Link Between Folic Acid & Autism Means It's Never Too Early for Prenatal Vitamins

This Just In 10

baby bumpA new study published in the Journal of the American Medical Association has found that taking folic acid before pregnancy may lower a baby's risk of developing autism.

Researchers examined data from the Norwegian Mother and Child Cohort Study, which looked at over 85,000 babies who were born between 2002 and 2008. The mothers were asked to report whether they were taking folic acid before and during pregnancy. They found that moms who took folic acid four weeks before pregnancy and eight weeks after becoming pregnant had a 40 percent lower risk of having a baby with autism.

And what's really interesting is that this particular study is not the first one to be published with results showing that a woman's prenatal supplements before getting pregnant can affect a baby's risk of developing autism.

In 2011, Dr. Rebecca Schmidt from University of California, Davis School of Medicine published a study that found "autism arises because of both genetic and external factors, including women’s prenatal vitamin intake before conception."

Dr. Schmidt says, "Given the replication of findings showing reduced risk of autism associated with folic acid supplements taken near conception, more research is needed to investigate whether this association is causal. Interestingly, both studies reported ... a nearly 40 percent reduction in risk for autism.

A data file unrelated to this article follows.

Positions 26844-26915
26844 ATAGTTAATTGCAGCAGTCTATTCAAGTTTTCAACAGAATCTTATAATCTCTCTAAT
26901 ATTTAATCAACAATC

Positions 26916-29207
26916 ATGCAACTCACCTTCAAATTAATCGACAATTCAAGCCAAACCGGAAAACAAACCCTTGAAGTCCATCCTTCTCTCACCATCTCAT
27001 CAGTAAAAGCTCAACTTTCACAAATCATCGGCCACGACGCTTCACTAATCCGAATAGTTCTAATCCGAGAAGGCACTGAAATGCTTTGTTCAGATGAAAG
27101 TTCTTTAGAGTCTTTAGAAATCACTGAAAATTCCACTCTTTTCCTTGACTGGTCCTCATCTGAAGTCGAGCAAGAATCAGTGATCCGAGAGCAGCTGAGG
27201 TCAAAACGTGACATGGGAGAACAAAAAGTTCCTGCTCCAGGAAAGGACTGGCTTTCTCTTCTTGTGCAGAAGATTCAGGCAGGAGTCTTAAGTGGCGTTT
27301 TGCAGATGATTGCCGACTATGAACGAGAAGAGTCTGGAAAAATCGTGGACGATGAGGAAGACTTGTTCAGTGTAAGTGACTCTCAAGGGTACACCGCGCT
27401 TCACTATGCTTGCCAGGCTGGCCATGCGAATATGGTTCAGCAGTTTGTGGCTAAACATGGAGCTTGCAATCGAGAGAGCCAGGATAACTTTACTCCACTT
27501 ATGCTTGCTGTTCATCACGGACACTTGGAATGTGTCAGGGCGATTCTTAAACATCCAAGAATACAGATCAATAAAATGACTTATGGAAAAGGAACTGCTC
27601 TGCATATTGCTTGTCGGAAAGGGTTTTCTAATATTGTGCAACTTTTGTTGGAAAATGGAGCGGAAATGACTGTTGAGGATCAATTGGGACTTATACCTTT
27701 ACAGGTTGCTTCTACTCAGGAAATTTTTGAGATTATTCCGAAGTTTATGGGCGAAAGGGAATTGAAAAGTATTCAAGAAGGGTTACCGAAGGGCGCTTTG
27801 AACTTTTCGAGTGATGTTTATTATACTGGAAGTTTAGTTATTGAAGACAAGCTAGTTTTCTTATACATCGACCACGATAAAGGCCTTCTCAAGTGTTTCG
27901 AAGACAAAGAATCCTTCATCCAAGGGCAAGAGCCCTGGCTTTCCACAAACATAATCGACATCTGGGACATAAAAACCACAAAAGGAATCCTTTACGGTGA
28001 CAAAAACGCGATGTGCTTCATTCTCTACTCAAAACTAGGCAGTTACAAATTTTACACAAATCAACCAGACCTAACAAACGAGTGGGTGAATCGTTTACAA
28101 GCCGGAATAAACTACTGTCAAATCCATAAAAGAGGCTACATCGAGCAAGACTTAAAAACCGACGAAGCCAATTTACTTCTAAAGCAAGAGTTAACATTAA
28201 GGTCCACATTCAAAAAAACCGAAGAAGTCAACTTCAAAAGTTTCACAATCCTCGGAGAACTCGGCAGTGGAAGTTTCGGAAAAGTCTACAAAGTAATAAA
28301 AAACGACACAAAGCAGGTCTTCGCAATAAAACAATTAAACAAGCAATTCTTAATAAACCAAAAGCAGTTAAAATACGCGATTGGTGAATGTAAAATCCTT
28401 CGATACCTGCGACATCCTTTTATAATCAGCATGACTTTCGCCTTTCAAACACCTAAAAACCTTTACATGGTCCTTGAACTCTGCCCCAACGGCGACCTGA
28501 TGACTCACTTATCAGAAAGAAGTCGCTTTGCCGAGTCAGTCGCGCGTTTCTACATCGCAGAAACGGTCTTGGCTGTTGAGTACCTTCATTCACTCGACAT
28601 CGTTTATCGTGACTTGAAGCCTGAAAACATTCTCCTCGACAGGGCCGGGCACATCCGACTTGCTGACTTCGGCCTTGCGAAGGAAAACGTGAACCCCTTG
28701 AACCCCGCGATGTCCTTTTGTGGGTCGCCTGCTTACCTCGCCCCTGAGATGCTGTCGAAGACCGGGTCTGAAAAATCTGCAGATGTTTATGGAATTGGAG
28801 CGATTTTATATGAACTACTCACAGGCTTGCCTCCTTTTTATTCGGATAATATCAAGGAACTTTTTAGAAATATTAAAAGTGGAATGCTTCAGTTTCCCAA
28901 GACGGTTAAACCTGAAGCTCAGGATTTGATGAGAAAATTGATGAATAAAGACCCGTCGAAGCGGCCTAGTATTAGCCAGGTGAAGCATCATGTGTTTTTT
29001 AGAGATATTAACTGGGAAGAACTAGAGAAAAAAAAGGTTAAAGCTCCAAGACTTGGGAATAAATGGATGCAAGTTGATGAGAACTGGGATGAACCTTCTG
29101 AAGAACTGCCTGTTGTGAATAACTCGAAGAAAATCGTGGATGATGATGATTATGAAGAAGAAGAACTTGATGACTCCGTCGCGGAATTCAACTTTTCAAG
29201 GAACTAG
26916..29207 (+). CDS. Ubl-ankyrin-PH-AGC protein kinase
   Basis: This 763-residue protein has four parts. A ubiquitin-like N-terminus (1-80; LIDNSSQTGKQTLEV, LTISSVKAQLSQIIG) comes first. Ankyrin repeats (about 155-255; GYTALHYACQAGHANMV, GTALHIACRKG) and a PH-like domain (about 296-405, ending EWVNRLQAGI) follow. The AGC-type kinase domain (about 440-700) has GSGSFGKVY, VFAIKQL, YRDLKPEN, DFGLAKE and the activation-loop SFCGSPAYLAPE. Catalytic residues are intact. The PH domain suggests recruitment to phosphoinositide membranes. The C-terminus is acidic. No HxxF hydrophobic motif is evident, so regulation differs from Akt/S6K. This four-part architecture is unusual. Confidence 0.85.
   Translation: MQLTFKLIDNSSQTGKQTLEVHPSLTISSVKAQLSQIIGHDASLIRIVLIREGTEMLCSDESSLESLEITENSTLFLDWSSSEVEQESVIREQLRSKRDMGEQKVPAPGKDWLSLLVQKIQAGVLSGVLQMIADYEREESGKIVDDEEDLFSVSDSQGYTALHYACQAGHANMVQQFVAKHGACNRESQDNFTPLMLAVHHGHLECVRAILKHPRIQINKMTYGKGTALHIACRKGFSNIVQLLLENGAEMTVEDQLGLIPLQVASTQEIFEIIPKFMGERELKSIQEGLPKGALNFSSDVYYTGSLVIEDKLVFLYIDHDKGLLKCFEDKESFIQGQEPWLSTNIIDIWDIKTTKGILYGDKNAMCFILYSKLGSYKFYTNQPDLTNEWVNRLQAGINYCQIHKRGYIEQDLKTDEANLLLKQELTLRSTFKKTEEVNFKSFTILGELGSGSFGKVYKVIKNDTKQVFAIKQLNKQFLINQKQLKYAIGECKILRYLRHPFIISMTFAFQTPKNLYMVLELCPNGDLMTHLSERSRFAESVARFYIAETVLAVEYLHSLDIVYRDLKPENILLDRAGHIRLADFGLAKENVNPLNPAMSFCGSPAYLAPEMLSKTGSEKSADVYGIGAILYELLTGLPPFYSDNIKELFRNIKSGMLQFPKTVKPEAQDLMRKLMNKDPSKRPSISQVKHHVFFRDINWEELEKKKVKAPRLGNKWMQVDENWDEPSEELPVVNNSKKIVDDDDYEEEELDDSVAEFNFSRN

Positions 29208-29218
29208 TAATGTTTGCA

Wow. I'd say that's definitely "interesting," all right.

It's been seven years since I was pregnant, but I still remember my doctor stressing the importance of taking a prenatal vitamin, in particular, one containing folic acid. But like most expectant moms, I was told that it was important to prevent birth defects. Its effect on autism never even crossed my mind.

But it totally makes sense, based on what pediatrician Dr. Ari Brown, had to say. He is not affiliated with the study, but noted, "We know that folic acid deficiency leads to defects in the development of the nervous system. So it would not be surprising that a deficiency might also affect brain development in other ways."

I didn't start taking prenatal vitamins until I found out I was pregnant, simply because my husband I weren't "actively" trying to conceive. Sure, we knew it was a possibility, but we didn't expect it to happen as quickly as it did.

But for couples who are planning things out much better than we did, the results of this study are definitely valuable. If I were trying to get pregnant again, I'd start taking a prenatal vitamin containing folic acid immediately, especially now that its possible link to autism has been revealed. A potential 40 percent lower risk is more than significant enough to convince me that folic acid is not only beneficial, but also may be a necessity.

Did you start taking folic acid before you got pregnant?

 

Image via devinf/Flickr

pregnancy health, autism